Edwards and Kuiper v. Maxwell, 42 Fla.L.Weekly D742a (1st DCA, March 31, 2017)

Friday, March 24, 2017

Article Abstract: Government Wins Fourth Straight FBAR Penalty Case: Analyzing Bohanec and the Evolution of 'Willfulness'

I wrote about the Bohanec case here in December 2016. Hale E. Sheppard recently published an article analyzing this case, along with the other 3 key cases and other authority dealing with willfulness in context of civil FBAR penalties. It is a detailed article, and also somewhat long, so I have provided some of the highlights here:

A. United States v. Williams, 489 Fed. Appx. 655 110 AFTR2d 2012-5298 (CA-4, 2012)

1. Key Facts

a) Used an accountant - did not discuss foreign accounts with accountant - indicated he did not have reportable interest in a foreign account on accountant's questionnaire.

b) Accounts received funds from foreign sources.

c) Did not report substantial interest income from the accounts.

d) When pleading guilty to criminal violations, he admitted he knew he had the obligation to report, but chose not to so as to hide income.

e) Taxpayer did not check off on his income tax returns the existence of the foreign accounts.

2. Key holdings

a) Willfulness can be inferred from taxpayer conduct designed to conceal financial information.

b) Willfulness can also be inferred from a taxpayer's conscious effort to avoid learning about reporting requirements, i.e., “willful blindness” exists where a taxpayer knew of a high probability of a tax liability yet intentionally avoided the pertinent facts. When willfulness is a condition for civil liability, the Fourth Circuit indicated that this covers both knowing violations and reckless violations of a standard.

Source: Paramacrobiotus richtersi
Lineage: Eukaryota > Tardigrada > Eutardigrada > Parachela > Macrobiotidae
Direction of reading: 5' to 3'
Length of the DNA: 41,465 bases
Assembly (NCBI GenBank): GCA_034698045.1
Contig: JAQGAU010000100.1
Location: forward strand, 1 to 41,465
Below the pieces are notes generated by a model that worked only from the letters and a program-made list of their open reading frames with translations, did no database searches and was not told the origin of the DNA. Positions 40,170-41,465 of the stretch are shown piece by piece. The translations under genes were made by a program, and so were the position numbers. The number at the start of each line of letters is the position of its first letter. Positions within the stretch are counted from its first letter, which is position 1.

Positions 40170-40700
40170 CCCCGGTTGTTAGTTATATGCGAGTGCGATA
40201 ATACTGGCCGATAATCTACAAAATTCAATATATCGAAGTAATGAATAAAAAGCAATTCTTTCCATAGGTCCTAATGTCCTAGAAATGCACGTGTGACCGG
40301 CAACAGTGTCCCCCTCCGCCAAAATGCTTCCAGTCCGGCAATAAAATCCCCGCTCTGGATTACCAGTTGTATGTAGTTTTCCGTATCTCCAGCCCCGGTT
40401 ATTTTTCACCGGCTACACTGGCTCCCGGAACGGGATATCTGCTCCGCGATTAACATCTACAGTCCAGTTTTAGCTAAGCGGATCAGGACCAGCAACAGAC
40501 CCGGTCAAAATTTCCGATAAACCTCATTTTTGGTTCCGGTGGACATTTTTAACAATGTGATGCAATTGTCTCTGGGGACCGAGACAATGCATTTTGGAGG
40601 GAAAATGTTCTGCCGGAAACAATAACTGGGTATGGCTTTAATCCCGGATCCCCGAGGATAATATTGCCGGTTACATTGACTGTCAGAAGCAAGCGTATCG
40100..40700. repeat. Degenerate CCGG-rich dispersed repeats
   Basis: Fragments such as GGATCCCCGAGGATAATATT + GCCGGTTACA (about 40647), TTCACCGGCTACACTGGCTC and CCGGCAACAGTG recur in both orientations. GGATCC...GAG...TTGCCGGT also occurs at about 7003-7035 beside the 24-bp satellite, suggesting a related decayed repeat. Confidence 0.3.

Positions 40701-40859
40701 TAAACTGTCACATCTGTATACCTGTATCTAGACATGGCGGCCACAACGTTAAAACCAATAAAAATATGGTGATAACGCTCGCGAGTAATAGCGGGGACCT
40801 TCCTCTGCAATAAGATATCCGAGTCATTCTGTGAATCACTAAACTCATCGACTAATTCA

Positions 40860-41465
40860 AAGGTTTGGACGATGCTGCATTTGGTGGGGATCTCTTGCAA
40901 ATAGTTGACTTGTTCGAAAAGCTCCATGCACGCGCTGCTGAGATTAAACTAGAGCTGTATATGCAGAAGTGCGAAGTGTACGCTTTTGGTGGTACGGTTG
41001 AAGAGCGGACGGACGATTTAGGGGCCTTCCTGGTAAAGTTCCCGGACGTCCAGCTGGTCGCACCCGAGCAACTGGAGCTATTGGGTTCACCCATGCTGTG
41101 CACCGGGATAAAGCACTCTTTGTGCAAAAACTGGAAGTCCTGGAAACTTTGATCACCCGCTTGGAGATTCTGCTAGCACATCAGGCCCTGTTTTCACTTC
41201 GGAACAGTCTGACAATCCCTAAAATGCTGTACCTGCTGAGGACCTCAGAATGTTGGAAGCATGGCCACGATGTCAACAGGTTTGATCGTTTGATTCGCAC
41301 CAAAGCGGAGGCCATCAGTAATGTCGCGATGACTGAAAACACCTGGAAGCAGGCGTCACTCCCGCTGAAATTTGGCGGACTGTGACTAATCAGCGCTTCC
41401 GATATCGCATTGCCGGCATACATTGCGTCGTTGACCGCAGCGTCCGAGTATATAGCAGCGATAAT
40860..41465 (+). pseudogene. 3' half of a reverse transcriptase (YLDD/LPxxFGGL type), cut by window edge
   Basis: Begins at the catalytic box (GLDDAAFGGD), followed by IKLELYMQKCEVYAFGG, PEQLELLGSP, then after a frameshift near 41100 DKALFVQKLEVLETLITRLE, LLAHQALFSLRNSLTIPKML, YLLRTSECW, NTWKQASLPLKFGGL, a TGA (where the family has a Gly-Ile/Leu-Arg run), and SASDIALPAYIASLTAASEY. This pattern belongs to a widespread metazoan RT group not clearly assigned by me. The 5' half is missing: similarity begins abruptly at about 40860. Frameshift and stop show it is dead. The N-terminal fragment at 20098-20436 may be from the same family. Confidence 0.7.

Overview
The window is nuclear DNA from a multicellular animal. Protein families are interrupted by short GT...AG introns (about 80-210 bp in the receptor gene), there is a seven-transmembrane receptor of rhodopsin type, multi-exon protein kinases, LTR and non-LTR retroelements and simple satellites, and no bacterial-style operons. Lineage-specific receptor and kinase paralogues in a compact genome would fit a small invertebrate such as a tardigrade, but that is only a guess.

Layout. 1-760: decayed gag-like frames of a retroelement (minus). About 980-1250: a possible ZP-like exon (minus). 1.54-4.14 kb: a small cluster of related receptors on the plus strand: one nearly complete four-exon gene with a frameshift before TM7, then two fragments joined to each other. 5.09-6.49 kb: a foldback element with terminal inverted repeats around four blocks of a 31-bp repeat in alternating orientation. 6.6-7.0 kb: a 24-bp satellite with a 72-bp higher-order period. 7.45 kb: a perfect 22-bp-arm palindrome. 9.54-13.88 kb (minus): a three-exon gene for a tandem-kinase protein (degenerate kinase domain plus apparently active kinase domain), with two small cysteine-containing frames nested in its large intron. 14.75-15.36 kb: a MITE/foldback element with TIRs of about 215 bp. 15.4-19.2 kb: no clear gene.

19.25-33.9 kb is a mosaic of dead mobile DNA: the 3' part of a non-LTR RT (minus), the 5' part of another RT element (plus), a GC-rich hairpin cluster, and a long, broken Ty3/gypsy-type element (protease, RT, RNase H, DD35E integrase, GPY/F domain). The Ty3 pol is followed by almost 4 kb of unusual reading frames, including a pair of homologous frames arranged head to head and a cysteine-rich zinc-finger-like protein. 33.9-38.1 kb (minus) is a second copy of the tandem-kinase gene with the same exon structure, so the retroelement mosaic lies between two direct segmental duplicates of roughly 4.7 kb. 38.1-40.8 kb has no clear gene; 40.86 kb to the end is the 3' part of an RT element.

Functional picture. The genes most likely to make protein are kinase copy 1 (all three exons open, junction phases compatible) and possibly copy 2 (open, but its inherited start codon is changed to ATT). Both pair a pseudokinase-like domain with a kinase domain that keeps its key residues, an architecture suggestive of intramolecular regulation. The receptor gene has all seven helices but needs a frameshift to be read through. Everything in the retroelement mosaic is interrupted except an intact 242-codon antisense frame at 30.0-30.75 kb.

c) Failure to make the foreign account check off on the Form 1040, with its reference to the FBAR, constitutes a conscious effort to avoid learning about reporting requirements and constitutes willfulblindness.

d) Burden of proof is on the U.S. government with a preponderance of the evidence standard (Williams II).

3. Misc.

a) Limited precedential appeal as an unpublished decision.

B. CCA 200603026

1. Civil and criminal definitions of willfulness for FBAR violations are the same.

2. "[I]n order for there to be a voluntary intentional violation of a known legal duty, the accountholder would just have to have knowledge that he had a duty to file an FBAR, since knowledge of the duty to file an FBAR would entail knowledge that it is illegal not to file the FBAR. A corollary of this principle is that there is no willfulness if the accountholder has no knowledge of the duty to file the FBAR."

C. IRM section 4.26.16.4.5.3 (7/1/08); IRM section 4.26.16.6.5.1 (11/6/15).

1. The test is whether “there was a voluntary, intentional violation of a known legal duty” and “willfulness is shown by the person's knowledge of the [FBAR] reporting requirements and the person's conscious choice not to comply with the requirements.”

D. McBride, 908 F. Supp. 2d 1186 110 AFTR2d 2012-6600 (DC Utah, 2012)

1. Key Facts

a) Taxpayer received information from planning organization about general reporting requirements for foreign company interests, trusts, and bank accounts.

b) Taxpayer did not check off on his income tax returns the existence of the foreign accounts

2. Key Holdings

a) Burden of proof is on the U.S. government with a preponderance of the evidence standard.

b) "Willfulness" in this context includes not only knowing FBAR violations, but also recklessness. Wwillful blindness" satisfies the willfulness standard in both criminal and civil contexts.

c) Willful intent can be proven by circumstantial evidence, and reasonable inferences can be drawn from the facts because direct proof of a taxpayer's intent is rarely available.

d) As to knowledge of the law, the taxpayer was deemed to have knowledge of the FBAR requirements per his signature on his Form1040 and the reference to FBAR requirements therein (although the taxpayer was also found to have actual knowledge of the requirements based on materials he received and his admissions and evasive conduct.